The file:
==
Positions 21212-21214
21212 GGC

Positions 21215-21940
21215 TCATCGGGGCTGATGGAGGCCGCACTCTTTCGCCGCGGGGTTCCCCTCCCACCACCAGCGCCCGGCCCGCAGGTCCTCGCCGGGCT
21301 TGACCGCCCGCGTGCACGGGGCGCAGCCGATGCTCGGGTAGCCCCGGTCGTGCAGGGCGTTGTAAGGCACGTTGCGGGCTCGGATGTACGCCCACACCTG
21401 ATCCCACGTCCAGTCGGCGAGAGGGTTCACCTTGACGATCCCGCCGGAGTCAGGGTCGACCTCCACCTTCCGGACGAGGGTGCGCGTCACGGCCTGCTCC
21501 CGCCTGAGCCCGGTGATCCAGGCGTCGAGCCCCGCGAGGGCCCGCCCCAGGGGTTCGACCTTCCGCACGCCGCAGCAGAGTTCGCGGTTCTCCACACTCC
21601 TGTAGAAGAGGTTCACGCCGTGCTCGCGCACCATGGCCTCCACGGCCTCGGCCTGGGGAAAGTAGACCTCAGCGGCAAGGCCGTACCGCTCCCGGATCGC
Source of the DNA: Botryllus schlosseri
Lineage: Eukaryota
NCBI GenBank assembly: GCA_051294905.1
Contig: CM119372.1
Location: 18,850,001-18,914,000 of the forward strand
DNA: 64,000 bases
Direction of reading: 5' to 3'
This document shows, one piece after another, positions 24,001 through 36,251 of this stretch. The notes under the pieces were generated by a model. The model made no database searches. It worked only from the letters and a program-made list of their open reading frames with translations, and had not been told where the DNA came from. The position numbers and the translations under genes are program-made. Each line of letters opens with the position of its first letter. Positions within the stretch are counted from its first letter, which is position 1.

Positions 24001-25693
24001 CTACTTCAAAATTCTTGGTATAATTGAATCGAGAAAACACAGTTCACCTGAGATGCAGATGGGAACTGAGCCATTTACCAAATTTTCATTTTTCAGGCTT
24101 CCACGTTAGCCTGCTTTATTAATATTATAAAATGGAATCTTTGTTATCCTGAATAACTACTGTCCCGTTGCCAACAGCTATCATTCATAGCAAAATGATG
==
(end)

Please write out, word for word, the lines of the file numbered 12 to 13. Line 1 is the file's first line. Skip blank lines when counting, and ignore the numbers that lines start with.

Contig: CM119372.1
Location: 18,850,001-18,914,000 of the forward strand